Ophthalmic Surgery, Lasers and Imaging Retina

Clinical Science 

Monthly Versus Treat-and-Extend Ranibizumab for Diabetic Macular Edema: A Prospective, Randomized Trial

David A. Eichenbaum, MD; Emily Duerr, BS; Hershel R. Patel, MD, MS; Scott M. Pollack, BS

Abstract

BACKGROUND AND OBJECTIVE:

Compare fixed monthly dosing of ranibizumab to treat-and-extend (T&E) ranibizumab during a period of 24 months for diabetic macular edema (DME) treatment.

PATIENTS AND METHODS:

Single-center, randomized, prospective pilot study that included 20 eyes of 20 subjects. Patients' best-corrected visual acuity (BCVA) was less than or equal to 20/40 and central foveal thickness on spectral-domain optical coherence tomography was greater than 325 µm. Intravitreal ranibizumab was dosed monthly or by protocol-specified treat-and-extend. Primary outcome was mean change in mean BCVA. Institutional review board approval was obtained.

RESULTS:

At month 24 (M24), there was a mean 8.3-letter gain in the monthly treatment group and an 8.5-letter gain in the T&E group (P = .082; 90% confidence interval). The average change from baseline BCVA was not statistically significantly different at any timepoint. At M24, the median number of injections in the monthly and T&E groups were 22.5 and 18.5, respectively (P = .287).

CONCLUSIONS:

Visual acuity with monthly dosing appears equivalent to T&E dosing during the course of 24 months. There was a trend toward a lower injection burden in the T&E arm.

[Ophthalmic Surg Lasers Imaging Retina. 2018;49:e191–e197.]

Abstract

BACKGROUND AND OBJECTIVE:

Compare fixed monthly dosing of ranibizumab to treat-and-extend (T&E) ranibizumab during a period of 24 months for diabetic macular edema (DME) treatment.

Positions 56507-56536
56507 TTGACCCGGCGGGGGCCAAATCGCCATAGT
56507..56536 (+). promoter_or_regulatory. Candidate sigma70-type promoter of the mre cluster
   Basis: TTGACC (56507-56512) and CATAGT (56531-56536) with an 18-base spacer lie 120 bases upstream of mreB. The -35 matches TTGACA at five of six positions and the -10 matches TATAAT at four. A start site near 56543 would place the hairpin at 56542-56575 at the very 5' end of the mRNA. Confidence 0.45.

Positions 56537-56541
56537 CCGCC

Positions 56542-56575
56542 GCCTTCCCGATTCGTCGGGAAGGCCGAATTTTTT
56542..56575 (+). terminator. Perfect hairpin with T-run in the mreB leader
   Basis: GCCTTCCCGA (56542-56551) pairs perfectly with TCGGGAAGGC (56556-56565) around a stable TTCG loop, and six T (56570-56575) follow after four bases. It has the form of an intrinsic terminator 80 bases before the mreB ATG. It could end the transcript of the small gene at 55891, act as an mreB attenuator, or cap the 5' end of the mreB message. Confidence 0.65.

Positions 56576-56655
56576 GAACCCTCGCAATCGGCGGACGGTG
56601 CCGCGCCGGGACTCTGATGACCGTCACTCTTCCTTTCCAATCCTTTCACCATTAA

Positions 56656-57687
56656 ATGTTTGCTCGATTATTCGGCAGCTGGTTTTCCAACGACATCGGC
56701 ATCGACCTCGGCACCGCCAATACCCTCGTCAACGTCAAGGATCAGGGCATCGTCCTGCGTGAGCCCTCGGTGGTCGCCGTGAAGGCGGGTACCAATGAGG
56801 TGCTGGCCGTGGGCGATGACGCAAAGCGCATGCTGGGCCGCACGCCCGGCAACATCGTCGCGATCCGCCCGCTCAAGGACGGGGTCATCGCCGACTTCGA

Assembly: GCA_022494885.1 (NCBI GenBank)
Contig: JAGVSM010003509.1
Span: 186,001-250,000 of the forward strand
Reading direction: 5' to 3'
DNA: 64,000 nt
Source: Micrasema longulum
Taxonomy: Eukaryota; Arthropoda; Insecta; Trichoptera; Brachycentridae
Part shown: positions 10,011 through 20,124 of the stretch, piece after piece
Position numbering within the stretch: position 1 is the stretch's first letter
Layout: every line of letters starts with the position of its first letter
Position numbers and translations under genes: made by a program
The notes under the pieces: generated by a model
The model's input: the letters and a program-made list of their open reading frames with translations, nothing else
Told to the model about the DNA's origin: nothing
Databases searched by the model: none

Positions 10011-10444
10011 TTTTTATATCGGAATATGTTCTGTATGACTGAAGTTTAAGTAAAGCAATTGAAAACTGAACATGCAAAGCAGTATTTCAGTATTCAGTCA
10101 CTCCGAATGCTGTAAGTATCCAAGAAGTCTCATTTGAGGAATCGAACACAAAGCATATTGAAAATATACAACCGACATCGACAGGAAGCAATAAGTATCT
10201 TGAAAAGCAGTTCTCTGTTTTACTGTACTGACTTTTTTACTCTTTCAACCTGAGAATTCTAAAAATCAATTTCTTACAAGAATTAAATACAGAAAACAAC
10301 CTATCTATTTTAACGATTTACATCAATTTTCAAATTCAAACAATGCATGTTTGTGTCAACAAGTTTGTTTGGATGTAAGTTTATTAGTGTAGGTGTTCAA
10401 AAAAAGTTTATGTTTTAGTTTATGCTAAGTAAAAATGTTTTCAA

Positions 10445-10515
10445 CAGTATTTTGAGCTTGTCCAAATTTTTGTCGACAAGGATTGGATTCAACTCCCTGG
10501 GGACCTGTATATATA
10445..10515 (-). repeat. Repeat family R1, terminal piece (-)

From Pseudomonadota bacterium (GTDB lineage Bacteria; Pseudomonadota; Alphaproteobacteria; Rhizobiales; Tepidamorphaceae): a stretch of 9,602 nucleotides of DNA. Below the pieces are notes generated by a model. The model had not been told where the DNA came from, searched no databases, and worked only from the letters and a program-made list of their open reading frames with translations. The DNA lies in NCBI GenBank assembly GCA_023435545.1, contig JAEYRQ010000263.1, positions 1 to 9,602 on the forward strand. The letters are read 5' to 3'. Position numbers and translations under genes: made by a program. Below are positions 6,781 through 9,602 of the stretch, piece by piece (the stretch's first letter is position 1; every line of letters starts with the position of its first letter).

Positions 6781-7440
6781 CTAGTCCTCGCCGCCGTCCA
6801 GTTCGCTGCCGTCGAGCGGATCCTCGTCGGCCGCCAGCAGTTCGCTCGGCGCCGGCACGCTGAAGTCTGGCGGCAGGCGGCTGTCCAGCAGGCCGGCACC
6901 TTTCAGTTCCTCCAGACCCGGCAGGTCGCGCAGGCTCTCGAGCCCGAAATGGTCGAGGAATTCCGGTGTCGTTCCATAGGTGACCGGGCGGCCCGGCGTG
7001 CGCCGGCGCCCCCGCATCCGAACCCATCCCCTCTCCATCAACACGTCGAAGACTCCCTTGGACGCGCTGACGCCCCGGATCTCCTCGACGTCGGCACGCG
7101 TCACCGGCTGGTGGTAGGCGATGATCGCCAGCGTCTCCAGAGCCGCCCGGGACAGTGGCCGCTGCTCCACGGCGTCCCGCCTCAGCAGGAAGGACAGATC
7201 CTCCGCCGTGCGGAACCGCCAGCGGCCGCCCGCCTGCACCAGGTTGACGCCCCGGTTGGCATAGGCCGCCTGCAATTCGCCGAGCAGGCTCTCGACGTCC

PATIENTS AND METHODS:

Single-center, randomized, prospective pilot study that included 20 eyes of 20 subjects. Patients' best-corrected visual acuity (BCVA) was less than or equal to 20/40 and central foveal thickness on spectral-domain optical coherence tomography was greater than 325 µm. Intravitreal ranibizumab was dosed monthly or by protocol-specified treat-and-extend. Primary outcome was mean change in mean BCVA. Institutional review board approval was obtained.

RESULTS:

At month 24 (M24), there was a mean 8.3-letter gain in the monthly treatment group and an 8.5-letter gain in the T&E group (P = .082; 90% confidence interval). The average change from baseline BCVA was not statistically significantly different at any timepoint. At M24, the median number of injections in the monthly and T&E groups were 22.5 and 18.5, respectively (P = .287).

CONCLUSIONS:

Visual acuity with monthly dosing appears equivalent to T&E dosing during the course of 24 months. There was a trend toward a lower injection burden in the T&E arm.

[Ophthalmic Surg Lasers Imaging Retina. 2018;49:e191–e197.]

Introduction

Diabetes mellitus is a disease affecting roughly 29.1 million people, or 9.3% of the population, in the United States. This number continues to grow, as the number of new cases has tripled from 1980 to 2014. It is estimated that 4.2 million of those affected aged 40 years or older are affected by diabetic retinopathy (DR), one of the most common complications of diabetes. DR is characterized by disease of the intraretinal vasculature.1,2,3,4 It is estimated that 4.4% of the DR cases are advanced, and many advanced cases of DR are associated with diabetic macular edema (DME).1 Center-involving (CI) DME is the leading cause of legal blindness in working-age adults.3,5

The landmark Early Treatment Diabetic Retinopathy Study (ETDRS) established focal laser photocoagulation as the standard of care for management of DME in 1985. Although the study found a reduction of severe and moderate vision loss, very few treated patients gained significant visual acuity (VA).5,6 More recently, studies of anti-angiogenic medications to treat DME, such as the RISE/RIDE studies, have modernized the standard of care in the care of DME, revealing significant improvements in anatomy and best-corrected VA (BCVA) with intravitreal anti-vascular endothelial growth factor (VEGF) injections. RISE/RIDE showed improvement at the 24-month primary endpoint with monthly intravitreal administration of ranibizumab (Lucentis; Genentech, South San Francisco, CA).5